After one failed election, can Kenyans come together to make the redo succeed?
After Kenya’s Supreme Court invalidated last month’s election because of mass irregularities, President Uhuru Kenyatta was angry and pained. It was as if a thief had stolen his cow and he couldn’t get it back, Kenyatta said last week.
He has declared that Kenya has “a problem” with the Supreme Court, calling the judges crooks who stole the election from him and threatening to “fix” the judiciary if he wins the redo election on Oct. 17. His lawyer has called the decision to overturn the election as “a judicial coup d’etat.”
Chief Justice David Maraga warned Tuesday that despite the increasingly aggressive threats against judges, Kenyan police had ignored requests to boost judges’ security.
The initial result gave Kenyatta, leader of the Jubilee governing alliance, a 1.4-million victory margin over Raila Odinga, a member of the NASA opposition alliance. But the court overturned the election because of irregularities and ordered a new vote next month.
It was a watershed moment for judicial independence on a continent where courts more often serve presidents like loyal retainers.
Kenya’s invalidated election: Incompetence or a conspiracy to steal the vote?
There were alarming signals that things were not right, even before the vote: A key election official, Chris Msando, in charge of the digital system and results transmission, was tortured and murdered days before the vote.
Days later, security services raided an opposition office and deported four information technology and election experts from the United States, Canada and Ghana who were hired by the opposition to help it track results and ensure there was no counting fraud.
Just after the vote, there was an attempt to hack into the electoral commission computers. Independent Electoral and Boundaries Commission Executive Officer Ezra Chiloba denied any hacking attempt, but was contradicted by his chairman, Wafula Chebukati, who confirmed there was an attempt, but that it failed.
Many vote tally forms lacked security features and the lack of opposition agents to sign off on results at many polling stations left open the possibility of manipulation.
Why did someone use the Kenyan electoral commissioner’s login … 9,943 times?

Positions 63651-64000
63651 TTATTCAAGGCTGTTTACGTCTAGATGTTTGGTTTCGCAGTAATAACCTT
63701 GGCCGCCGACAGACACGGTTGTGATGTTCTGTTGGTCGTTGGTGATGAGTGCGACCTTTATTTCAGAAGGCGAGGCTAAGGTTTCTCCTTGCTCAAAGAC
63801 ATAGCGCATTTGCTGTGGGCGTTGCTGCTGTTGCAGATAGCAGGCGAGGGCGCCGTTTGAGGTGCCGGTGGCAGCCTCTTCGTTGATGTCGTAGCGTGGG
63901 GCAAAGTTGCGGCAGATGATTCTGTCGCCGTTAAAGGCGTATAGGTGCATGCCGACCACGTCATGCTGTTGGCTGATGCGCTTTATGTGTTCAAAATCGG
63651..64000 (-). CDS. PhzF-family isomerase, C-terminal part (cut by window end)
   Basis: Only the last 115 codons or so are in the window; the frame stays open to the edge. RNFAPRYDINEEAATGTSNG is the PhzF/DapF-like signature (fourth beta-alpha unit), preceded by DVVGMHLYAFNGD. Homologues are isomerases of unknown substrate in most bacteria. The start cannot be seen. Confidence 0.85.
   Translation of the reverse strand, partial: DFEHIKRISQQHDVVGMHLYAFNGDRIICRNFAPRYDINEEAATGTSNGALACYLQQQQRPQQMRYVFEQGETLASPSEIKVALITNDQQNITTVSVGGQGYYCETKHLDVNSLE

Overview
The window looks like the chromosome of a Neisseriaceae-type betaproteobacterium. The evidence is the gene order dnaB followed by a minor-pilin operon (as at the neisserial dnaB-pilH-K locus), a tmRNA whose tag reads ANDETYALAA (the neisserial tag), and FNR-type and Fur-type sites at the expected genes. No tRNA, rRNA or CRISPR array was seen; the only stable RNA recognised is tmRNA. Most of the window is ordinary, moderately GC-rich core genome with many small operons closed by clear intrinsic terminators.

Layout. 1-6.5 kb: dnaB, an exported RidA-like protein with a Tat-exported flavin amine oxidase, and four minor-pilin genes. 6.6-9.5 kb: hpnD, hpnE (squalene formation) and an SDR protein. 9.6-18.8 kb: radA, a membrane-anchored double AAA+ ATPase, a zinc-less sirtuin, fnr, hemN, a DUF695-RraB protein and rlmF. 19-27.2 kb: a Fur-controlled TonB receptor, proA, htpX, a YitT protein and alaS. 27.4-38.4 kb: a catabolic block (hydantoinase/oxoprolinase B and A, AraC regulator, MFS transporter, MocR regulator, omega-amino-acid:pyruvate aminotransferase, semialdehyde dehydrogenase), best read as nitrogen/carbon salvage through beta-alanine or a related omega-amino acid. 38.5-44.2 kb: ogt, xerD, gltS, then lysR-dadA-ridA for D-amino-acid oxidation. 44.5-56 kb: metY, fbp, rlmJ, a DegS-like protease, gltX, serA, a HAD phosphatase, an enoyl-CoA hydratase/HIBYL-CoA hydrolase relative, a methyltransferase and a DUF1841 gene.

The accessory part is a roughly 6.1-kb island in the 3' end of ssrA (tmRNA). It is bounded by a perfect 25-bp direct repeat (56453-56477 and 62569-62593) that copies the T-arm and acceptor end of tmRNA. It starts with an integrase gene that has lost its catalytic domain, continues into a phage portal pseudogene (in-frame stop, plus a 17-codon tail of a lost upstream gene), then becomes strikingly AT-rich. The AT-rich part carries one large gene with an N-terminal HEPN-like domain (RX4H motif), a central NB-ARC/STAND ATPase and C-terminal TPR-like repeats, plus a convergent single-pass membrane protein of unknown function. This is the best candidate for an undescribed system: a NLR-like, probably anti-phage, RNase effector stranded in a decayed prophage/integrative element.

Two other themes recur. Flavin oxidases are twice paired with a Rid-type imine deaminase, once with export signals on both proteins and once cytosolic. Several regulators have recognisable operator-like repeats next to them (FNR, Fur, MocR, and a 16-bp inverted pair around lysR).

In an internal memo, Chebukati demanded that Chiloba “respond and explain” to 12 accusations of failures relating to the election.
The list of failures was eye-opening.
Many tally forms lacked security bar codes, stamps or signatures.
Three officials in the electoral commission created a user name and login in the name of Chebukati and used it 9,934 times without his knowledge.
The electronic transmission system failed in more than a quarter of the more than 40,000 polling booths. Backup satellite phones to allow transmission of results when mobile phone networks failed did not work. No one seemed to know if the printers and scanners were sent to every polling station or if they ever worked.
In a television interview, Chiloba said none of the problems compromised the integrity of the election.
Why did the court invalidate the election?
The Supreme Court delivered its reasons for the decision Wednesday. Deputy Chief Justice Philomena Mwilu said that Kenyans lost confidence in the election because of the confused and chaotic process of tallying and announcing the result.
She said the electoral commission announced the result before it received more than a quarter of the tally forms from polling stations, breaching the election law and the constitution. The commission also broke the law by failing to ensure that all polling stations had access to technology to transmit the results.
The tally of the result was not transparent or verifiable.
“We have no choice but to nullify it,” she said.
Chief Justice Maraga also found there was no reasonable explanation for the lack of security features or signatures or stamps on many polling station vote tally sheets, and that this undermined the election’s integrity.
When Justice Mwilu stumbled at times reading the judgment, Twitter flooded with posts from Kenyatta supporters accusing her of reading a script supplied by the opposition.
Maraga said the court’s power to overturn the election derived from the constitution and, ultimately, the Kenyan people, warning that ignoring the rule of law was a path to tyranny.
“The moment we ignore our constitution that Kenyans fought for for decades, we lose it,” he said during Wednesday’s judgment.
How can Kenya’s repeat election succeed, with both sides already crying foul?
As well as attacking the judiciary, President Kenyatta has threatened that his party would impeach Odinga, should the opposition leader win a repeat election.
Odinga, meanwhile, accuses officials of the electoral commission of stealing the vote and has called for them to be jailed.
The hopes for a successful repeat vote look dim, with whoever loses almost certain to go to court in protest, again.
European Union observers last week called on both parties to stop attacking the country’s independent institutions, amid fraying public trust.
Chief Justice Maraga said Wednesday that the electoral commission must conduct the new election according to the law, or the court would be forced to invalidate it again, in the event of a new challenge.
“The persistent criticism of the integrity and neutrality of state institutions has negatively affected confidence in the election,” the EU mission report found.
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